Banking & Finance

StepStone Closes In on IPO With Potential Pricing

StepStone has filed an amended S-1 form with the U.S. Securities and Exchange Commission (SEC) regarding its initial public offering. The company intends to price its 17.5 million shares in the range of $15 to $17 apiece, with an overallotment option for an additional 2.625. At the maximum price, the entire offering is valued up to $342.125 million. The company intends to list its shares on the Nasdaq under the symbol STEP.

The underwriters for the offering are JPMorgan, Goldman Sachs, Morgan Stanley, Barclays and UBS Investment Bank.

This global private markets investment firm is focused on providing customized investment solutions and advisory and data services to its clients. Some of these clients are the world’s largest public and private defined benefit and defined contribution pension funds, sovereign wealth funds and insurance companies, as well as prominent endowments, foundations, family offices and private wealth clients.

The firm partners with its clients to develop and build private markets portfolios designed to meet their specific objectives across the private equity, infrastructure, private debt and real estate asset classes. These portfolios utilize several types of synergistic investment strategies with third-party fund managers, including commitments to funds, acquiring stakes in existing funds on the secondary market and investing directly into companies.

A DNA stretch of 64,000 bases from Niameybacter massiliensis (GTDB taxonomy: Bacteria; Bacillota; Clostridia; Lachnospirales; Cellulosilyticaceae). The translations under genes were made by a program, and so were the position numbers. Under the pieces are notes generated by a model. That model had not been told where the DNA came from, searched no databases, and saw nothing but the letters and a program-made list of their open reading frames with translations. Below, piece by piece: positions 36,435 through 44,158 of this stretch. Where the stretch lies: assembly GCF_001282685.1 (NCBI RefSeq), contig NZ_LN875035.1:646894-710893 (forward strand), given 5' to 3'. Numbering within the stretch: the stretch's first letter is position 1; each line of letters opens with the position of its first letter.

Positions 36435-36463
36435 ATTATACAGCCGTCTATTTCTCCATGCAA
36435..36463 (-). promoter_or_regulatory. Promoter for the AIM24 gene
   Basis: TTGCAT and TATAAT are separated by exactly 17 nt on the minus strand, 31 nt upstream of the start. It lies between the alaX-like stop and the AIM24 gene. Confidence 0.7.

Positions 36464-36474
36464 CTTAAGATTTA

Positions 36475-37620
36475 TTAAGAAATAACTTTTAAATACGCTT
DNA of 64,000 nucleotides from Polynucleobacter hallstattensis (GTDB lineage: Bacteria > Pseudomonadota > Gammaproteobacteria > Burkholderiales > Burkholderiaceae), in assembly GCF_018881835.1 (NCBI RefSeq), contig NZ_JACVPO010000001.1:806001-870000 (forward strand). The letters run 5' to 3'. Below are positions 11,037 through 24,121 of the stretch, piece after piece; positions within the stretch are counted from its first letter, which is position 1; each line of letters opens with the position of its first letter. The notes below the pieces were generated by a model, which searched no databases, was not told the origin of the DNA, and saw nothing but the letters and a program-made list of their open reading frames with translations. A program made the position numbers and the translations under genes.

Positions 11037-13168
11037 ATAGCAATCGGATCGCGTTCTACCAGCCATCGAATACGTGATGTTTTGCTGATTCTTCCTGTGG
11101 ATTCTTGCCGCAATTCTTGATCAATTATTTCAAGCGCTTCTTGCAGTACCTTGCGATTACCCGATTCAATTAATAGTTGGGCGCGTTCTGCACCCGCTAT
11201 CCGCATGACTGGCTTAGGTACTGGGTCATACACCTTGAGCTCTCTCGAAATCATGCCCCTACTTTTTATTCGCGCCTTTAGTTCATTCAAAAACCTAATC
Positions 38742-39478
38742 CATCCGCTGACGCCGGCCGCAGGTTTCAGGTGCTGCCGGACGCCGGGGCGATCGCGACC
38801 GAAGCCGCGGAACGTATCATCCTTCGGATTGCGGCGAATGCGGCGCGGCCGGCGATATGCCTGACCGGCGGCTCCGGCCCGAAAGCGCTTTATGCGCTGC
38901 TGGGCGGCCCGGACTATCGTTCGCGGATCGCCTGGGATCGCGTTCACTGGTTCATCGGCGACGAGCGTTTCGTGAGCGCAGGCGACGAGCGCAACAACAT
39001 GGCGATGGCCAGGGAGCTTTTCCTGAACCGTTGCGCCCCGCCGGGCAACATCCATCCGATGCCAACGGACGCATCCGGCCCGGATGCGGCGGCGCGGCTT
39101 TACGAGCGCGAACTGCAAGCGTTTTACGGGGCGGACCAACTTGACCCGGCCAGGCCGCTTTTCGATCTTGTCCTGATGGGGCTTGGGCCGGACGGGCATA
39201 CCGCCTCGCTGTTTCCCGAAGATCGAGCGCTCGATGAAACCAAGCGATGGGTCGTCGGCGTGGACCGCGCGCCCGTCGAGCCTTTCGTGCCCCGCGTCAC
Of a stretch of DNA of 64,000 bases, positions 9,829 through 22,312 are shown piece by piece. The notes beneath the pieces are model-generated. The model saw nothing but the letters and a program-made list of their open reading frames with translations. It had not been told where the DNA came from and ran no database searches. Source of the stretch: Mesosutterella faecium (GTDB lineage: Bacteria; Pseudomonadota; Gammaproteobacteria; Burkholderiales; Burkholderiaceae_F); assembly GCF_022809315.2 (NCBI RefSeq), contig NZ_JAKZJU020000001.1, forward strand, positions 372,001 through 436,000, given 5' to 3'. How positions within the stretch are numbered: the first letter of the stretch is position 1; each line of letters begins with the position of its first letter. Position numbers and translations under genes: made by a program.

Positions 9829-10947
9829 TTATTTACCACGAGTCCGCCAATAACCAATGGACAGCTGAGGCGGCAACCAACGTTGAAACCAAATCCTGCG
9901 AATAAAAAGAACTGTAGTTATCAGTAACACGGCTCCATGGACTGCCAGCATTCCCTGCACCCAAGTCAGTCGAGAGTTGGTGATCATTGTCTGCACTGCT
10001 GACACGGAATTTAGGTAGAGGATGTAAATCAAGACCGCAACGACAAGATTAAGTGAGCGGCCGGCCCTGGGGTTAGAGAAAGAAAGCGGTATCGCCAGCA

At the end of June, StepStone oversaw $292 billion of private markets allocations, including $66 billion of assets under management and $226 billion of assets under advisement, reflecting a compound annualized growth rate of 61% since 2007.

Between fiscal 2018 and fiscal 2020, total revenues increased 69% to $447 million, net income increased 62% to $132 million, adjusted revenues increased 63% to $286 million and adjusted net income increased 41% to $63 million.

The company intends to use the net proceeds from the offering to purchase newly issued partnership units, as well as Class B units from certain partnership unitholders. The remainder will be used to pay down debt, as well as for working capital and general corporate purposes.